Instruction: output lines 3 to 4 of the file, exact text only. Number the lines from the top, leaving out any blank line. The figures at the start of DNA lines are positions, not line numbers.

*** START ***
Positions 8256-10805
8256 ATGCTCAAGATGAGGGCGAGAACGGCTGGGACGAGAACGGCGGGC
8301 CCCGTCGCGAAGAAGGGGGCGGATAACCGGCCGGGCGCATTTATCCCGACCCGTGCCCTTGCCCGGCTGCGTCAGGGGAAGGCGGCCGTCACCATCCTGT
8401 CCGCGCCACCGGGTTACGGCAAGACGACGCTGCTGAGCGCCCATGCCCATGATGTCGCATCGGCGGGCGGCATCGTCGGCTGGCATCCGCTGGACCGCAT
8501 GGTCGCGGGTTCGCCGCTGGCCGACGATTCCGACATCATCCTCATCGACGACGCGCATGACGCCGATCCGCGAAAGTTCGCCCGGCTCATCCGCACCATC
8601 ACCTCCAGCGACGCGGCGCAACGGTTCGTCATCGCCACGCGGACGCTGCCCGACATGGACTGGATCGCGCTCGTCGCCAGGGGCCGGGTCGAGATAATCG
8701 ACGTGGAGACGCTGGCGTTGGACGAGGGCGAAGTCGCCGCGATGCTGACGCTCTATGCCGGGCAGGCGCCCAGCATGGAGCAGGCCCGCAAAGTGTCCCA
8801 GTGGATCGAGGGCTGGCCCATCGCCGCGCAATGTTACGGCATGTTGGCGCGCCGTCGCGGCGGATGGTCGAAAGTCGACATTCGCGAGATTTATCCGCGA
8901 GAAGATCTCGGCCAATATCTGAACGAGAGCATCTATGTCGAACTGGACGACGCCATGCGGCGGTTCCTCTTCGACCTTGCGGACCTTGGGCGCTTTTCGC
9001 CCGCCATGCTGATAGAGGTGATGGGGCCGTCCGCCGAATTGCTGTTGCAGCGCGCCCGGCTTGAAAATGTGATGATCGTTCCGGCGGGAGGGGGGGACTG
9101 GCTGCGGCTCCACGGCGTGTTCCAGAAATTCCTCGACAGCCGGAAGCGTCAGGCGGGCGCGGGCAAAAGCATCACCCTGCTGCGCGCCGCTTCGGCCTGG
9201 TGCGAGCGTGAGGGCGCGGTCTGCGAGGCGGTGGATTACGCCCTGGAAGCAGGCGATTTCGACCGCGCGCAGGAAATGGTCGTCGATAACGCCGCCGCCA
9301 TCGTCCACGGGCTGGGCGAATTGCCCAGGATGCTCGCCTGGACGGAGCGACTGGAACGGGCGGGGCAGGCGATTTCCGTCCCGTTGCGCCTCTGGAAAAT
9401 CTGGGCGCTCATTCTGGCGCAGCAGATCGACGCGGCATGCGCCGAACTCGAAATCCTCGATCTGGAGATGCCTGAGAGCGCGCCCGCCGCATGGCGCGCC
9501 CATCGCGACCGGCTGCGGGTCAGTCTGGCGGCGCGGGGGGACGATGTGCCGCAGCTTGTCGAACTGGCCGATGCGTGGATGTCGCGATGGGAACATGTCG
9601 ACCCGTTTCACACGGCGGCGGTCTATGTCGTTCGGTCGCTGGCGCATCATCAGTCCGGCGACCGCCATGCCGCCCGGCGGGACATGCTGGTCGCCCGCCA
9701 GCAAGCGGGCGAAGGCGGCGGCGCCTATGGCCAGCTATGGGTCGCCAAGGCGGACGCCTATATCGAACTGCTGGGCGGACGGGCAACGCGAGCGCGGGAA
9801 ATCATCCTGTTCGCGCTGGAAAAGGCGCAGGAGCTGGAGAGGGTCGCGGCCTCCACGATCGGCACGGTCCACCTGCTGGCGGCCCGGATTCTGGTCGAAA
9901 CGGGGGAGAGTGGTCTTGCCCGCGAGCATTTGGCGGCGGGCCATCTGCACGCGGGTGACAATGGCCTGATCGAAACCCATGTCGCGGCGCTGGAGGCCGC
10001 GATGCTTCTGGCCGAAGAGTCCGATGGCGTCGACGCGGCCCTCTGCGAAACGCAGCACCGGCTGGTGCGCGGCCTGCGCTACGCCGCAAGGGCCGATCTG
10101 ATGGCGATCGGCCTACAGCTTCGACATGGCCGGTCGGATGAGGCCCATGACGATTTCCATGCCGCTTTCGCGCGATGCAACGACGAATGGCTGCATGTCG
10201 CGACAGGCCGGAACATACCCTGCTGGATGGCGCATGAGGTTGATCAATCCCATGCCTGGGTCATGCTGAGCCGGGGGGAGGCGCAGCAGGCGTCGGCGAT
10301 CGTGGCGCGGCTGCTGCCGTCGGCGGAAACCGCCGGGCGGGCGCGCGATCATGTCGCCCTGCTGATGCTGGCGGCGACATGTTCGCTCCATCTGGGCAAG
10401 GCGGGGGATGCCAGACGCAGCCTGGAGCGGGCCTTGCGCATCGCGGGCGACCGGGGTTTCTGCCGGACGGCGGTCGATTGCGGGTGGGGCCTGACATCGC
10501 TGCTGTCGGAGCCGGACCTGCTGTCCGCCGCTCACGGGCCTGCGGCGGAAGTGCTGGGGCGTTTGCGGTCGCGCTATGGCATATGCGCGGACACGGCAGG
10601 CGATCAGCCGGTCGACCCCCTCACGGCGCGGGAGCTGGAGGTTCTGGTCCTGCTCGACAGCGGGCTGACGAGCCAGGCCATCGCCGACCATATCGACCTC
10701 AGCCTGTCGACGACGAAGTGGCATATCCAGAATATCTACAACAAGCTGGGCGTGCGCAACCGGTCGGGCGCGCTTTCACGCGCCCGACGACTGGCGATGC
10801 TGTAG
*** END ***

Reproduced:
8301 CCCGTCGCGAAGAAGGGGGCGGATAACCGGCCGGGCGCATTTATCCCGACCCGTGCCCTTGCCCGGCTGCGTCAGGGGAAGGCGGCCGTCACCATCCTGT
8401 CCGCGCCACCGGGTTACGGCAAGACGACGCTGCTGAGCGCCCATGCCCATGATGTCGCATCGGCGGGCGGCATCGTCGGCTGGCATCCGCTGGACCGCAT